In a Missouri Senate committee hearing on Tuesday, advocates for immigrants voiced their opposition to a bill (SB 590) that would require schools to check students’ immigration status and send that information to the Missouri Department of Elementary and Secondary Education.
The bill, sponsored by Sen. Will Kraus (R- Lee’s Summit), would also make it a state misdemeanor to not carry registration documents and would allow law enforcement officers upon a stop to determine immigration status if they have reasonable suspicion that the person is unlawfully present.
Only one person came to speak in favor of the bill, while dozens came to speak against it. The Senate’s general laws committee, which was hearing testimony, allowed less than an hour for everyone to speak and gave each person who spoke against the bill less than one minute to talk. Even so, everyone who came to speak out against the bill was not able to share their opinion with the committee and little time was left for questions from committee members.
Pat Dougherty testified in opposition to the bill on behalf of the Missouri Catholic Conference and said that not only would the bill impact almost every person in Missouri (as all children would have to show a birth certificate to enroll in school), but the bill would also create divisiveness.
The MCC submitted written testimony to the committee emphasizing the stress this would put on already overburdened school and law enforcement officials.
Vic Lenz, president of the Missouri School Board Association’s board of directors who also testified in opposition to the bill, echoed the MCC’s sentiment and said the bill would diminish schools’ commitment to educate every child and add to administrative burdens.
Others who testified against the bill included a few college students who admitted they were undocumented and said that this bill would create fear among immigrants, documented or not. They indicated that if the bill passes, it might discourage immigrants from trying to get an education if they know they will have to prove citizenship and that they might leave the state.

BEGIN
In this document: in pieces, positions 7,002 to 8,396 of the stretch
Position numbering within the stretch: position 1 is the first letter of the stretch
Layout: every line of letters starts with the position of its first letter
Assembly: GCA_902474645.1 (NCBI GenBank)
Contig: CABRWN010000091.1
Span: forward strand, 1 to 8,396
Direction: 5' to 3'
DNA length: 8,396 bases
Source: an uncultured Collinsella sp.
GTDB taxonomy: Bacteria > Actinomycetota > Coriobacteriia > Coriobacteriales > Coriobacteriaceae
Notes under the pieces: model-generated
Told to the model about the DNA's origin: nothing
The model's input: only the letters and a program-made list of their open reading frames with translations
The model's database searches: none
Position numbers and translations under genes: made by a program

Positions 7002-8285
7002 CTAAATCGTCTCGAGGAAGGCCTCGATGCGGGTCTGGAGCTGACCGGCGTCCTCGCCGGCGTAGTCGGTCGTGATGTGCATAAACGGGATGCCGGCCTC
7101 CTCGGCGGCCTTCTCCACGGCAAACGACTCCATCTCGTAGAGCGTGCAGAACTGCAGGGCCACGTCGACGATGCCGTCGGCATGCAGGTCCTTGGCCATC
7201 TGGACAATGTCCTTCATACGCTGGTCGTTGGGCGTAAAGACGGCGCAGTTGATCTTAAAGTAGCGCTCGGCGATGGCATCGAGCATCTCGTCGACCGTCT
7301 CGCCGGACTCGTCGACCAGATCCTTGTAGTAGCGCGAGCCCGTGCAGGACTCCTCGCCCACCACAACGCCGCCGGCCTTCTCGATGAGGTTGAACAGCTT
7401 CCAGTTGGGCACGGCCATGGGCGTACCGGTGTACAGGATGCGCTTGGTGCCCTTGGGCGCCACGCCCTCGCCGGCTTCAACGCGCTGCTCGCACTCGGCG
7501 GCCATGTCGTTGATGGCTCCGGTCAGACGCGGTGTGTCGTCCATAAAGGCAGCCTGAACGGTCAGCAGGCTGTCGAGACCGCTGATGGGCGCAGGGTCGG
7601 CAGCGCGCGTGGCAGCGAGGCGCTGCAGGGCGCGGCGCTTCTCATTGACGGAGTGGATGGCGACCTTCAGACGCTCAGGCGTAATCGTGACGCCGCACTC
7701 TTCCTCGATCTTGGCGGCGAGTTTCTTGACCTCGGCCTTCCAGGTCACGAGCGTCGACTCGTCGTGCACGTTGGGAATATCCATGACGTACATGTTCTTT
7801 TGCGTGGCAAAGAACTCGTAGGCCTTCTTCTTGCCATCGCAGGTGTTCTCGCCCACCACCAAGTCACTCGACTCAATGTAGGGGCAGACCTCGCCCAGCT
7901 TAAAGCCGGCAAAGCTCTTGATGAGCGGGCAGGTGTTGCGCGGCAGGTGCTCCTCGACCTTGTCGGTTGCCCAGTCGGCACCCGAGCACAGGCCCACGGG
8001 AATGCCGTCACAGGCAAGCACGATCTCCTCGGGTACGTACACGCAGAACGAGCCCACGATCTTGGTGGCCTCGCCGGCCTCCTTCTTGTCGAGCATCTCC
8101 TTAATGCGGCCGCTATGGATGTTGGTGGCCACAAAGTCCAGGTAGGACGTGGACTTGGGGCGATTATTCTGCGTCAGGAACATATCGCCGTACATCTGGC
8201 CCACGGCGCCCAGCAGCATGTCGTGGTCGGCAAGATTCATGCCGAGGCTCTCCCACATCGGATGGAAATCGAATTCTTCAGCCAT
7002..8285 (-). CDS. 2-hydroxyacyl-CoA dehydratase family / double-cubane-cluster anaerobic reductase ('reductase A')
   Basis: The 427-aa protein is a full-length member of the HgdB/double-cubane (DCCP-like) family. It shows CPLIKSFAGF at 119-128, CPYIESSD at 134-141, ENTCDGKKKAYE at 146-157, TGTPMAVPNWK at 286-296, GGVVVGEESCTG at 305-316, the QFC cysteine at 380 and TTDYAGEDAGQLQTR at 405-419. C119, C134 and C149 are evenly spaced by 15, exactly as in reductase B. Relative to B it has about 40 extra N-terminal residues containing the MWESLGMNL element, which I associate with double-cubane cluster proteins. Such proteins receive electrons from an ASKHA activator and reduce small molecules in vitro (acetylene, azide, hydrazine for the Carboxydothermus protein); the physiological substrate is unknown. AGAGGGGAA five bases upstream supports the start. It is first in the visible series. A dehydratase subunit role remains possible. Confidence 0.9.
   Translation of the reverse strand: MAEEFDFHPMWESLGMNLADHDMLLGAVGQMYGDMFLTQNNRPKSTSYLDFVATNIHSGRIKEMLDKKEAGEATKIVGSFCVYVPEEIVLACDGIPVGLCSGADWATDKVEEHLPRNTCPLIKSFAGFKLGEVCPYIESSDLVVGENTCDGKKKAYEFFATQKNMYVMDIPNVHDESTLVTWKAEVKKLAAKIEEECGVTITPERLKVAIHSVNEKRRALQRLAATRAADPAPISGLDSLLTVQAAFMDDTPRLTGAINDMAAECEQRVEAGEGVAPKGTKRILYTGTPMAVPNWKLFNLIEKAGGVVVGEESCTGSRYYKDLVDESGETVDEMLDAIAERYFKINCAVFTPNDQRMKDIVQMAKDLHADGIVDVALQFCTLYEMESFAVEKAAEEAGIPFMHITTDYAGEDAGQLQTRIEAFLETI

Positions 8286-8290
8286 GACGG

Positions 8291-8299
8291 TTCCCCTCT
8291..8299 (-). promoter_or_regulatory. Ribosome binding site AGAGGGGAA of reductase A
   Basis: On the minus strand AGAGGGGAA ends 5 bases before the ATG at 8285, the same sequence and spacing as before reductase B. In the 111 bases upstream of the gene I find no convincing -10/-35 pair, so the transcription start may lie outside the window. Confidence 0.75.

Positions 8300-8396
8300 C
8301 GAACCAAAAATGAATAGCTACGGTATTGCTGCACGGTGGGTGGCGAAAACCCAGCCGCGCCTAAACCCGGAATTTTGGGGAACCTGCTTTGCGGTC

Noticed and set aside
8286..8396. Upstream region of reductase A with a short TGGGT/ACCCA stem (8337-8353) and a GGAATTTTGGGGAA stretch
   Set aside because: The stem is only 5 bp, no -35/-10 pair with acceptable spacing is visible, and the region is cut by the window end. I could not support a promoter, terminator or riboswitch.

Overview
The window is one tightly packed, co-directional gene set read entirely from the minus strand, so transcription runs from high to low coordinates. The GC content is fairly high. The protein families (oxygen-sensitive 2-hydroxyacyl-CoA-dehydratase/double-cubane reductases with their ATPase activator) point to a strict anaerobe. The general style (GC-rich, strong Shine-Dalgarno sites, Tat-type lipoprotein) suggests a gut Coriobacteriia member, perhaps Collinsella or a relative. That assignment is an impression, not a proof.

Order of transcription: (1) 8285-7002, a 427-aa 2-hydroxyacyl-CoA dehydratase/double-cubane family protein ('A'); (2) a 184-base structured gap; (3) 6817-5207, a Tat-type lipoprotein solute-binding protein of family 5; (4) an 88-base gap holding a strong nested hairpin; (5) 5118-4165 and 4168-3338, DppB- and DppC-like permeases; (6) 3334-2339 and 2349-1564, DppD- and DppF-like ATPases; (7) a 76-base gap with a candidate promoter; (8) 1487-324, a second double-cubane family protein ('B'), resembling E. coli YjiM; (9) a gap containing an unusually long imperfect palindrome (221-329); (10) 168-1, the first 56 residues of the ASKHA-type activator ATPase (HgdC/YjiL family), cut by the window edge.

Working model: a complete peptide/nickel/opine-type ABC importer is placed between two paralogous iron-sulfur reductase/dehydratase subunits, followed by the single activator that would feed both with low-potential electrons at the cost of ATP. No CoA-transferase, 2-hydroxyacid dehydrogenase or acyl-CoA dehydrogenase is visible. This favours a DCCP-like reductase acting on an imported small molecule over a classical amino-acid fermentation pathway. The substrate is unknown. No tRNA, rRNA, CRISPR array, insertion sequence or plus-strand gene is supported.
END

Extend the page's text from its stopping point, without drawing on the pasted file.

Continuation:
Enrique Castro, director of the office of Hispanic ministries for the Diocese of Jefferson City, attended the hearing but wasn’t able to testify. He said that if the bill passes, it would change the focus of his work and diminish the way he ministers. He also said it could cause fear and isolation among immigrants and might discourage them from seeking help.
In more in-depth written testimony, the Missouri Catholic Conference stated:
“This legislation punishes everyone—the school parent, the citizen who has a legal driver’s license and may look like an ‘illegal alien,’ the overburdened school principal and law enforcement official and the taxpayer who must foot the bill for this overreaction to concerns regarding undocumented persons. In the end all Missourians lose when a climate of distrust and divisiveness is fostered in our state.”
Catholic teaching recognizes the right of nations to control their borders, but also asserts the rights of persons to migrate who are faced with extreme poverty, persecution and famine. Pope Benedict XVI has observed that, “Migration and the problems to which it gives rise must be addressed humanely, with justice and compassion.”